"Lord, save us from those who preach death in Your name"

Bradley Burston (lately my favorite author commenting on the Israeli-Palestinian conflict) writes,

Forty years ago this week, just when it seemed that it would take nothing short of a miracle for Israel to survive the coming war, the betting here was that the miracle bank had run dry. Amid the pre-emptive grave-digging and the fraught goodbyes, this was a constricted, panic-choked, border-phobic gas chamber of a country – literally, the ghetto to end all ghettos.
When the miracle came, few stopped to recall the real motto of this nation: Be careful what you pray for.
From this distance, one could conclude that while the Jewish state survived the war, Judaism as we knew it – Orthodox Judaism in particular – did not. Rabbinic Orthodoxy, the Jewish people’s sworn bulwark against change, would never be the same.
1967 was the war that would persuade rabbis that they could be generals – even, or especially, if they lived in Brooklyn. The taste of power being what it is, many rabbis would soon conclude that government – and occupation – were much too important to be left to elected officials.
If absolute occupation corrupts absolutely, no group would be more corrupted by Israel’s presence in the territories than rightist rabbis.

Read on…

6 thoughts on “"Lord, save us from those who preach death in Your name"

  1. This was new to me – that the Rav had actually suggested to Narkiss blowing up the Dome of the Rock. That he had wanted to do so, and after the war spoken about the failure of the leadership in following up on the messianic dream, I knew – but that moment? Wow.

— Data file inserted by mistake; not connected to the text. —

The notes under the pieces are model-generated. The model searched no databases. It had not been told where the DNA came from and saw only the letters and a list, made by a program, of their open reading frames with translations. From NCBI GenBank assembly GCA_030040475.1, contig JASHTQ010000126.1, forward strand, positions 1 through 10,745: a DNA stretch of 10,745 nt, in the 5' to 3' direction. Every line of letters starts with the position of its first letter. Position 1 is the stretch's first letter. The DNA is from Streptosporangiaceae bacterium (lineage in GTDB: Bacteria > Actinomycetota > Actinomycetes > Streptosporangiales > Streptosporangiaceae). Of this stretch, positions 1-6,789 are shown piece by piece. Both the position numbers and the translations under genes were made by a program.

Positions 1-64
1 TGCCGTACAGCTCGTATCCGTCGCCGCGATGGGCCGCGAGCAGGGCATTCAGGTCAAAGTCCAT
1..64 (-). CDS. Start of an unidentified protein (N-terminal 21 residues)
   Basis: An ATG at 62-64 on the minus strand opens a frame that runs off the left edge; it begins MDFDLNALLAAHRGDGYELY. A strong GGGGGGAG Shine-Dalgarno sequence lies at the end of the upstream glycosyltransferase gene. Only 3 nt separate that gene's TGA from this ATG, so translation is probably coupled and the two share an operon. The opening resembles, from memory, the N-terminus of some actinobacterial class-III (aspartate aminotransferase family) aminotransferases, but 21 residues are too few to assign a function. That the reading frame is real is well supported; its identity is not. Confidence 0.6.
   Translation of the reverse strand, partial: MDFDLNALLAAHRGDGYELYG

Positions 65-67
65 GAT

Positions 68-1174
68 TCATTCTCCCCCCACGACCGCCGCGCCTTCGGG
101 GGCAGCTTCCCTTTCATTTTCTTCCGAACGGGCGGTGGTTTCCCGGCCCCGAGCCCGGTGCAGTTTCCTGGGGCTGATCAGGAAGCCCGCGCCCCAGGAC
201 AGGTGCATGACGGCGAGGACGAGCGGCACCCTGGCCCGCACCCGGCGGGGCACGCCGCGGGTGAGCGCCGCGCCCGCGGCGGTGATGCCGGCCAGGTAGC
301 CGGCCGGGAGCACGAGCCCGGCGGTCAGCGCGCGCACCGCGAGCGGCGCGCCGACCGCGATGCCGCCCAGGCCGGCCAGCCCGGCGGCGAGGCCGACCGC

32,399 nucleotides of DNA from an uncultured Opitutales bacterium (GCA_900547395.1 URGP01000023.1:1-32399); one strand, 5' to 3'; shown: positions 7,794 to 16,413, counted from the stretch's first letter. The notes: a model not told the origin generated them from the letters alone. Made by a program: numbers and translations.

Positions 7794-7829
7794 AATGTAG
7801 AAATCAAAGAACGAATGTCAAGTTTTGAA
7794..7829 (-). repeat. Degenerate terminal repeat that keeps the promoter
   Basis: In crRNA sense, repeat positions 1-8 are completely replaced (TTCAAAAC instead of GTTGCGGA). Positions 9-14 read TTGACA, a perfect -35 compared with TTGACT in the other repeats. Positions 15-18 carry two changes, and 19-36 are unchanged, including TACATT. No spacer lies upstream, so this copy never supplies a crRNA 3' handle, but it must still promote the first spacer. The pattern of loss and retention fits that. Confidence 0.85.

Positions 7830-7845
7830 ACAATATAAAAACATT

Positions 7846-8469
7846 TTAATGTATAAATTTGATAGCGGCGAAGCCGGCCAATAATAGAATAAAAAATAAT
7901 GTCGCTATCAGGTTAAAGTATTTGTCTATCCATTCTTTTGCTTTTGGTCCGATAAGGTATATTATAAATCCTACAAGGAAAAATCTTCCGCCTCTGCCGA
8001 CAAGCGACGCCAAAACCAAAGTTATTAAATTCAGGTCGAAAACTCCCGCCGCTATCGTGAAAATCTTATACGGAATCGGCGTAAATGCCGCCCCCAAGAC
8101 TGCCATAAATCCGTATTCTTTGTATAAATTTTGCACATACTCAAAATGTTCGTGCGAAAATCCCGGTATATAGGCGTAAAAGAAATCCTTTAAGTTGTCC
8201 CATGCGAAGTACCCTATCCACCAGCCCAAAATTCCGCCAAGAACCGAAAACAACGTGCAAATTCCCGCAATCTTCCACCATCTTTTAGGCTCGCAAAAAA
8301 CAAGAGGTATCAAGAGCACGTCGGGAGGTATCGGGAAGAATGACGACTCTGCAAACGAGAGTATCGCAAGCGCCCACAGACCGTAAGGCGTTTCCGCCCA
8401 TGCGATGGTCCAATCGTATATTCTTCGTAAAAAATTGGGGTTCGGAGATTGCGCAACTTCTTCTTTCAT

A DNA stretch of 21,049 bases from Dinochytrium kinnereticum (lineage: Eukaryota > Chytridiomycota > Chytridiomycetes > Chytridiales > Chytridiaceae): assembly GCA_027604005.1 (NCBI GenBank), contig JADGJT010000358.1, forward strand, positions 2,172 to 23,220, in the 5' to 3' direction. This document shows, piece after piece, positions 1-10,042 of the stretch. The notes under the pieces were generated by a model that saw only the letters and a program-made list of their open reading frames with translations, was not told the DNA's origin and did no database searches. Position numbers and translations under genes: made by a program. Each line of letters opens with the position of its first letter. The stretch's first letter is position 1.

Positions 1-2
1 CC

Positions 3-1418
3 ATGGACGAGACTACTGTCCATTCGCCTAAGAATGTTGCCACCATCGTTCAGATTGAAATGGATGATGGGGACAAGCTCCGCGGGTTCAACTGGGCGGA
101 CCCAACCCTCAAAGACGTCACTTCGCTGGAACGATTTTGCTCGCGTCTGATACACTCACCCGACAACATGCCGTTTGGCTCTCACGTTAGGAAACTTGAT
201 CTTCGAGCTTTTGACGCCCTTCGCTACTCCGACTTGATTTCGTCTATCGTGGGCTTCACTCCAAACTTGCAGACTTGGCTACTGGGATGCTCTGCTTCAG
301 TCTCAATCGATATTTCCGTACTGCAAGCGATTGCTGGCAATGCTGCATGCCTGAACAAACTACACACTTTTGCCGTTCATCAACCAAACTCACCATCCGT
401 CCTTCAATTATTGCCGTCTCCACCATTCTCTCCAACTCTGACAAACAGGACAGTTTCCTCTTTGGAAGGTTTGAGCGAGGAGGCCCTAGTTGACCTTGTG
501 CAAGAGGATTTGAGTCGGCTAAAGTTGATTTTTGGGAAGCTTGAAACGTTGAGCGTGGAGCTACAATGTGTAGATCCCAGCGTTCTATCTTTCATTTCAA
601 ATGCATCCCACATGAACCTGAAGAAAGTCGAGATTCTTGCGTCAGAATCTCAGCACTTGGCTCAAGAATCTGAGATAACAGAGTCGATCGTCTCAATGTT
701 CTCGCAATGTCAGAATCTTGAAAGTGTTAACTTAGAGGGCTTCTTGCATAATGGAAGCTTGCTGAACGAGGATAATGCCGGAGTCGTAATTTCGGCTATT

2. Blowing up the Dome – why not, that was probably the moment to do it, the Arabs were demoralized, they had just lost, their bitterness would not have been any greater anyway, and we would have rid ourselves of that perpetual little sore pus of an outgrowth on our most sacred site.

  3. blowing up mosques? preaching genocide?
    that’s no moshiach
    that’s straight up AVODAH ZARAH!
    But I’m not worried. I know that Hashem will help us save ourselves from ourselves.

  4. Whoa Shmuel, the only ones preaching genocide are the Muslims, not Jews. Don’t create positions for me that don’t exist.

  5. I’d just like to second Mobius – Bradley Burston writes some of the most nuanced criticism of the Israeli government I’ve read, and he does an amazing job of acknowledging all of the complexities of Israeli politics.

  6. “I said, ‘Rabbi, if you don’t stop, I’ll take you to jail.'”
    I feel like banging my head on a wall. But there is a prohibition against harming your own body. Now I understand the real problem with the Israeli rabbinate. It takes the leaders that are fit to run the country and puts them in a position without real power. What a waste.
    For the idiots who think blowing those mosques up would have caused problems: Those buildings were MEANINGLESS to the vast majority of the muslim world. Most muslims didn’t even know they existed at the time. I didn’t even know about them until history class in middle-school when we learned arab history.
    Their mere existence in the middle of the Israeli-palestinian conflict is the reason why they became a center of attention. The rabbi was right. This was a great oppertunity. Now those mosques have become a rallying point for the muslim world. The illusion has been created that jerusalem holds spiritual meaning to the muslim world.
    Dear G-d, protect the jews from their own leaders.

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